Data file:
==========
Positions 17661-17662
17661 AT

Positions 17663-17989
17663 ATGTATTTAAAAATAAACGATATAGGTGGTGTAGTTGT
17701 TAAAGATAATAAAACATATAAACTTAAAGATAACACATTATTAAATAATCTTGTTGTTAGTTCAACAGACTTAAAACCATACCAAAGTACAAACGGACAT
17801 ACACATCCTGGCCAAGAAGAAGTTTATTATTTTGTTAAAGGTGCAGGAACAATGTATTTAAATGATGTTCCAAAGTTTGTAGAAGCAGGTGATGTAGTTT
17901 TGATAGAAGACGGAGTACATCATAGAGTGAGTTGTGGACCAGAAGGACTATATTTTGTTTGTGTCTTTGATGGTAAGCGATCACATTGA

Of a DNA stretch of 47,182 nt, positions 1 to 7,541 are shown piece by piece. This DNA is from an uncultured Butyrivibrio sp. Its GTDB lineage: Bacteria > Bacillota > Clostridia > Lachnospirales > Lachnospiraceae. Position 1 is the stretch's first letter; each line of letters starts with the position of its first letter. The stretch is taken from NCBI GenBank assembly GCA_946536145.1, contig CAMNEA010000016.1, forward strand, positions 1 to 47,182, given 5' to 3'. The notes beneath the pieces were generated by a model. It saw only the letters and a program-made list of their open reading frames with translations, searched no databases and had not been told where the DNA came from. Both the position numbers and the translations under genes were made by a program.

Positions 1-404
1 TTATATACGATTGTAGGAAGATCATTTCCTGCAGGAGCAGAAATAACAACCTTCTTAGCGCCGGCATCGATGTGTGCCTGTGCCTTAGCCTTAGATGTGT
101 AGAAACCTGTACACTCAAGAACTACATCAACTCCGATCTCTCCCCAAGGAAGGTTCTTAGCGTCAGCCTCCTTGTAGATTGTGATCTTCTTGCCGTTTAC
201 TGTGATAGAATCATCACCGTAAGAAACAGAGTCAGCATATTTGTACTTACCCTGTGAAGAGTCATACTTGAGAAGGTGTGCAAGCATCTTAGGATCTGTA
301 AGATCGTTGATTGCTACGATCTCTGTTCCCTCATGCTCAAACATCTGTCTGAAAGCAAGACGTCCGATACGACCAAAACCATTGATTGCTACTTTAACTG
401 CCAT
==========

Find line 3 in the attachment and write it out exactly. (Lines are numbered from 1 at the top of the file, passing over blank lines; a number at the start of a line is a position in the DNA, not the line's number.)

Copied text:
Positions 17663-17989